Depression and Menopause

 

Depression has an effect on up to 25% of women during some point in their lives. This is a much higher percentage than men. It is a disease that can drain a person, limiting their daily activity. Research has shown that many women begin having signs of depression during their 20s or younger. It is unusual for women to experience depression for the first time after menopause, when all menstruation has stopped. However, there is a transitional period in mid-life that is known as perimenopause. Perimenopause is a period when a woman’s menstrual cycle slowly lightens and does not happen as often. The length of perimenopause can last anywhere from a few months to a few years. During this time, women are more susceptible to depression.

During perimenopause, it is common for women to experience minor mood swings, insomnia, and hot flashes. There are some women whose symptoms result in a more severe mood disorder known as major depression. Women who have a history of depression or who had postpartum depression are at a higher risk of being diagnosed with major depression. Major depression is a type of mood disorder that causes a person to experience abnormal mood states. They are a biological illness that is thought to be caused by changes in brain chemistry. It has been found that physical or emotional stress can cause these biological changes that happen during depression. The hormonal changes leading up to menopause could also cause these changes, especially in women who may be more apt to get depression due to underlying brain chemistry or family history. Symptoms of major depression include the following:

  • Depressed mood most of the day for almost every day for two weeks or longer
  • Loss of interest or enjoyment in activities that you normally enjoy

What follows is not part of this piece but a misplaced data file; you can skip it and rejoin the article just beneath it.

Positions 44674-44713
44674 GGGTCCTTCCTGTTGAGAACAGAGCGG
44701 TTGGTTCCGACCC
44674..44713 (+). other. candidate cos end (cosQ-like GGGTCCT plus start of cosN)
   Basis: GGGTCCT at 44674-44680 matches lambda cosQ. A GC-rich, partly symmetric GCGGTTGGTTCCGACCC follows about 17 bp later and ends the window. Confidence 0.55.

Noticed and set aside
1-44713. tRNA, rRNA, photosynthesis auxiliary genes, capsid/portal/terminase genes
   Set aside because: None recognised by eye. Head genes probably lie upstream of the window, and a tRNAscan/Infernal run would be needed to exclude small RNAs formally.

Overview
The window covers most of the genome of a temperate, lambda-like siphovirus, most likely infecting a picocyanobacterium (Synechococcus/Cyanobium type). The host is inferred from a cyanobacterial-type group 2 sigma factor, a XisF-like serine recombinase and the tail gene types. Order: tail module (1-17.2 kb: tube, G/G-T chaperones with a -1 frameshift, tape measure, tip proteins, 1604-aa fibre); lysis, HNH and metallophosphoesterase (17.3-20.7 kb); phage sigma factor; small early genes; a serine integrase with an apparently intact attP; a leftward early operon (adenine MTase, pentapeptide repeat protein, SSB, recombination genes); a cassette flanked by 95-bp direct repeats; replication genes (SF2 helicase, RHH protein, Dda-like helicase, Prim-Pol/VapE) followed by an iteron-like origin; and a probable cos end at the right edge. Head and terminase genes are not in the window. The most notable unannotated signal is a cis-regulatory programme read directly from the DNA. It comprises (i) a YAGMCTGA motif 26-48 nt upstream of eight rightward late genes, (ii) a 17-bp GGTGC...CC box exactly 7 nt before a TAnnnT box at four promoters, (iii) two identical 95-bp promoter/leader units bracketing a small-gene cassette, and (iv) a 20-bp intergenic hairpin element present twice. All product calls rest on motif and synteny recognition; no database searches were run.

• Tiredness or no energy
  • Restlessness or feeling slowed down
  • Feeling guilty or worthless
  • Having a hard time concentrating
  • Difficulty sleeping or sleeping too much
  • Experiencing recurring thoughts of death or suicide

There have been many theories comprised to help explain the increase in depression during perimenopause. One traditional point of view is how the “empty nest syndrome” or other events during middle age lead to the feelings of loss and sadness. Another viewpoint looks at the biological effects of hormonal fluctuations on mood because this perimenopause is the time when the ovaries start to produce less estrogen. Estrogen intermingles with chemicals in the brain that can affect mood. For some women, a decrease in estrogen during perimenopause can cause depression. Restlessness and hot flashes during perimenopause can also cause emotional distress.

How to Cope

If you are experiencing mild to moderate depression during perimenopause and/or menopause, consider following these lifestyle changes recommended by the National Institute of Mental Health.

  • Break down big tasks into smaller ones, set a few priorities, and do what you can when you can.
  • Take part in activities that could make you feel better such as exercise, attending a ballgame, or participating in religious or social activities.
  • Be patient. Expect your mood to get better slowly, not right away. It takes time to feel better.
  • Do not make important decisions until your depression has lifted. Before you make a decision about a significant transition, talk to others who know you and who will have a more objective view of what is going on.

One other way to help you cope with depression is by using Transcranial Magnetic Stimulation (TMS). This is an alternative way of dealing with depression if you do not want to take medication. GatewayTMS in the St. Louis area is one of the leading providers of TMS and have many years of experience. If you are interested in TMS, contact us at (314) 909-8487 to get more information and to talk with one of our experts to see if this is the right treatment for you.